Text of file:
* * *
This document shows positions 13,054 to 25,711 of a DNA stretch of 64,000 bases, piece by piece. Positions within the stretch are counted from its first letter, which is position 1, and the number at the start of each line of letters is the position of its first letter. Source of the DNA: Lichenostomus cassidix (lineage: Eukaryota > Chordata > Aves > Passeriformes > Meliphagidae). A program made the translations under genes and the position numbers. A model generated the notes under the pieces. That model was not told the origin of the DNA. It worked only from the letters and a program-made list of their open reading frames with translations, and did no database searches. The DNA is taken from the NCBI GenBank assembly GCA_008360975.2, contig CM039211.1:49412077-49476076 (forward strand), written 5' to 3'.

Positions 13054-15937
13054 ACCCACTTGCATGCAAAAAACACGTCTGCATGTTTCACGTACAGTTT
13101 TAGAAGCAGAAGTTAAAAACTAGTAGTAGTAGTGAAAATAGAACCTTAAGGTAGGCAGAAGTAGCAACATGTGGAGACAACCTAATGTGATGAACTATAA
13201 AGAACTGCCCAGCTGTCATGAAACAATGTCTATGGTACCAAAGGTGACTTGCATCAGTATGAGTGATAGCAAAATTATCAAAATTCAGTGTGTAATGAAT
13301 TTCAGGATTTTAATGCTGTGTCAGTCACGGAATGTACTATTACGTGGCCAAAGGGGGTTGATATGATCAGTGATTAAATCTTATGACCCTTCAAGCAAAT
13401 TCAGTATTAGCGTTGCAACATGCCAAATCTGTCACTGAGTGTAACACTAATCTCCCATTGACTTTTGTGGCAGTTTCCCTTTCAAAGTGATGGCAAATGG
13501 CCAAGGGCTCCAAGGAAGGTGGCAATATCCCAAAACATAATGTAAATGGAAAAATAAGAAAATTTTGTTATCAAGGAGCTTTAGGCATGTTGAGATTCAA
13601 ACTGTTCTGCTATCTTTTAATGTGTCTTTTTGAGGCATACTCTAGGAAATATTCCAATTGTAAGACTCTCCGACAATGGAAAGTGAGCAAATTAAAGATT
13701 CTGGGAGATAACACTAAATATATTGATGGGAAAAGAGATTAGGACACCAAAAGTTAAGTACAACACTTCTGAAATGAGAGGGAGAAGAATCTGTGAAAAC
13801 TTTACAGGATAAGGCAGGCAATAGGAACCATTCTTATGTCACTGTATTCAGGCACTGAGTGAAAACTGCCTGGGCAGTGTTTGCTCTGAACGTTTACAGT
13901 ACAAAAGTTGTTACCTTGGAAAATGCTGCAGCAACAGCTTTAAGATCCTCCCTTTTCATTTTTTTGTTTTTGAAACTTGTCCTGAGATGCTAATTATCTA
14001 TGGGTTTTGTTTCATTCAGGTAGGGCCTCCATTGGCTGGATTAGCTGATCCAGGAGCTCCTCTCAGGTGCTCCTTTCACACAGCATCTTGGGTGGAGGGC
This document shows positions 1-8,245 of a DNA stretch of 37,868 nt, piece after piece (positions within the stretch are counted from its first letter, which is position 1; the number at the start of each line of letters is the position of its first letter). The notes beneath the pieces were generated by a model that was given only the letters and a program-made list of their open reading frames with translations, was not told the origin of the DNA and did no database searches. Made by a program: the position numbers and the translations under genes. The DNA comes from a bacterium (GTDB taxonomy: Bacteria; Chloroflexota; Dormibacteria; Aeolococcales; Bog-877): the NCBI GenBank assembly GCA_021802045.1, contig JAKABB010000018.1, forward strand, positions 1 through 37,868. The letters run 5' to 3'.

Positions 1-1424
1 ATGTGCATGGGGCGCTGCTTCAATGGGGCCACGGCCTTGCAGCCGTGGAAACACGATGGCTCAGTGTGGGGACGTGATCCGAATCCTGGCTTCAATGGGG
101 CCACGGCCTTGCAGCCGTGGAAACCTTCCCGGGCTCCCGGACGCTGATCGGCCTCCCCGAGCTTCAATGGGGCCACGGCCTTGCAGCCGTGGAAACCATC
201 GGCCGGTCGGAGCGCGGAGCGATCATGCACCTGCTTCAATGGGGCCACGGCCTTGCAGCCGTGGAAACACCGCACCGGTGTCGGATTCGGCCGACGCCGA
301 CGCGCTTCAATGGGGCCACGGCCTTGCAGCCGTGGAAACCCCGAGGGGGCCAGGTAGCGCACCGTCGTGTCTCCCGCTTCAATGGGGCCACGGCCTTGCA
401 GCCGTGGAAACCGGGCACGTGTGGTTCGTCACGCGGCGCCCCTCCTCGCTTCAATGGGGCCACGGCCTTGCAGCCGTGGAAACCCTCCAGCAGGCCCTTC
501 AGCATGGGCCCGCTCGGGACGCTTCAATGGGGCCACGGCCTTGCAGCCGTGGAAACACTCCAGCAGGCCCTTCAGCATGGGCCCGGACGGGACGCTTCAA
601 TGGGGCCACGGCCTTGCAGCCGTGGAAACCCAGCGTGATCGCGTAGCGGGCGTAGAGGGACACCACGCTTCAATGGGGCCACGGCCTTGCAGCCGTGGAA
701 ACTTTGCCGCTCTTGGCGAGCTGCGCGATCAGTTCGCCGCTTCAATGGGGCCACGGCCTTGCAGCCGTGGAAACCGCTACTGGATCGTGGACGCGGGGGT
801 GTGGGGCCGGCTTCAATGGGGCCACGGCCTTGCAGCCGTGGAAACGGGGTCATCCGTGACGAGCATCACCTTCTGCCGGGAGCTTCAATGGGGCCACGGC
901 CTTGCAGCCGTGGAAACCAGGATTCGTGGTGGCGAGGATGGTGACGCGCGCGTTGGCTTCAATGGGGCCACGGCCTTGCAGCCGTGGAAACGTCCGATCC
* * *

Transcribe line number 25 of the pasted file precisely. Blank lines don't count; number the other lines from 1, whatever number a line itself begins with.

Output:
901 CTTGCAGCCGTGGAAACCAGGATTCGTGGTGGCGAGGATGGTGACGCGCGCGTTGGCTTCAATGGGGCCACGGCCTTGCAGCCGTGGAAACGTCCGATCC